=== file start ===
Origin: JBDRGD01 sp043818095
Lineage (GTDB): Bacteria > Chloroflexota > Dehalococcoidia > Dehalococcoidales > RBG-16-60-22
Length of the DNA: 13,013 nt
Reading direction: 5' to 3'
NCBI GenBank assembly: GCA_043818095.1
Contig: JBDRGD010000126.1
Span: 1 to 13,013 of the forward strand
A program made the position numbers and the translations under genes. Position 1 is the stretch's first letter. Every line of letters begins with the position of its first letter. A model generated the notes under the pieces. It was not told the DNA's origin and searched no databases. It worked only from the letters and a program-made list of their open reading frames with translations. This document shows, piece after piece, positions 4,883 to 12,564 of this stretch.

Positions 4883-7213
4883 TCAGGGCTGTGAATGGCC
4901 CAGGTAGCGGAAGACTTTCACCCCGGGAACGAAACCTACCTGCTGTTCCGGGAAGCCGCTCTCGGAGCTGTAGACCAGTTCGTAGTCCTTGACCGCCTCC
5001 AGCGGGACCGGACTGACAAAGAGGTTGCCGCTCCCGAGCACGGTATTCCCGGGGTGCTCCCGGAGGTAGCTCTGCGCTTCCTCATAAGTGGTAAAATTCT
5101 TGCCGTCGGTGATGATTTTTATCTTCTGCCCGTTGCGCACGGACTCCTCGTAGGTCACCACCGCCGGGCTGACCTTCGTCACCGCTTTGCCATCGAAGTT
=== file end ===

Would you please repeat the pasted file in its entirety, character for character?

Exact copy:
Origin: JBDRGD01 sp043818095
Lineage (GTDB): Bacteria > Chloroflexota > Dehalococcoidia > Dehalococcoidales > RBG-16-60-22
Length of the DNA: 13,013 nt
Reading direction: 5' to 3'
NCBI GenBank assembly: GCA_043818095.1
Contig: JBDRGD010000126.1
Span: 1 to 13,013 of the forward strand
A program made the position numbers and the translations under genes. Position 1 is the stretch's first letter. Every line of letters begins with the position of its first letter. A model generated the notes under the pieces. It was not told the DNA's origin and searched no databases. It worked only from the letters and a program-made list of their open reading frames with translations. This document shows, piece after piece, positions 4,883 to 12,564 of this stretch.

Positions 4883-7213
4883 TCAGGGCTGTGAATGGCC
4901 CAGGTAGCGGAAGACTTTCACCCCGGGAACGAAACCTACCTGCTGTTCCGGGAAGCCGCTCTCGGAGCTGTAGACCAGTTCGTAGTCCTTGACCGCCTCC
5001 AGCGGGACCGGACTGACAAAGAGGTTGCCGCTCCCGAGCACGGTATTCCCGGGGTGCTCCCGGAGGTAGCTCTGCGCTTCCTCATAAGTGGTAAAATTCT
5101 TGCCGTCGGTGATGATTTTTATCTTCTGCCCGTTGCGCACGGACTCCTCGTAGGTCACCACCGCCGGGCTGACCTTCGTCACCGCTTTGCCATCGAAGTT